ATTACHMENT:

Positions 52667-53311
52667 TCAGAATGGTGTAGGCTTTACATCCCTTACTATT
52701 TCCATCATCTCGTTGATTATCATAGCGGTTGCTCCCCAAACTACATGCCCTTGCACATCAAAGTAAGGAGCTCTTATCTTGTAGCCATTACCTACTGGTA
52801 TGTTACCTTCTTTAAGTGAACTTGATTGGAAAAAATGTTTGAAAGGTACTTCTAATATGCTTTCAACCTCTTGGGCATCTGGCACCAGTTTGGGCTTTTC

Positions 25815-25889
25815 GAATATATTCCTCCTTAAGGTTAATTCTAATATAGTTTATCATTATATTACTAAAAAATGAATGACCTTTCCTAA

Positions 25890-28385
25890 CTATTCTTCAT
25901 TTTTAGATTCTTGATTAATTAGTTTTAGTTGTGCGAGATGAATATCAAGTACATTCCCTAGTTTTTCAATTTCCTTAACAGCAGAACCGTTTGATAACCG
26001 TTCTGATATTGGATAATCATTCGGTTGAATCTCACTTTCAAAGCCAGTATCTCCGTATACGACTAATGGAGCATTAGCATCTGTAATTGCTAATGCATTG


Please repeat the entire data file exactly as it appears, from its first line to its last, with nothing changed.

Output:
Positions 52667-53311
52667 TCAGAATGGTGTAGGCTTTACATCCCTTACTATT
52701 TCCATCATCTCGTTGATTATCATAGCGGTTGCTCCCCAAACTACATGCCCTTGCACATCAAAGTAAGGAGCTCTTATCTTGTAGCCATTACCTACTGGTA
52801 TGTTACCTTCTTTAAGTGAACTTGATTGGAAAAAATGTTTGAAAGGTACTTCTAATATGCTTTCAACCTCTTGGGCATCTGGCACCAGTTTGGGCTTTTC

Positions 25815-25889
25815 GAATATATTCCTCCTTAAGGTTAATTCTAATATAGTTTATCATTATATTACTAAAAAATGAATGACCTTTCCTAA

Positions 25890-28385
25890 CTATTCTTCAT
25901 TTTTAGATTCTTGATTAATTAGTTTTAGTTGTGCGAGATGAATATCAAGTACATTCCCTAGTTTTTCAATTTCCTTAACAGCAGAACCGTTTGATAACCG
26001 TTCTGATATTGGATAATCATTCGGTTGAATCTCACTTTCAAAGCCAGTATCTCCGTATACGACTAATGGAGCATTAGCATCTGTAATTGCTAATGCATTG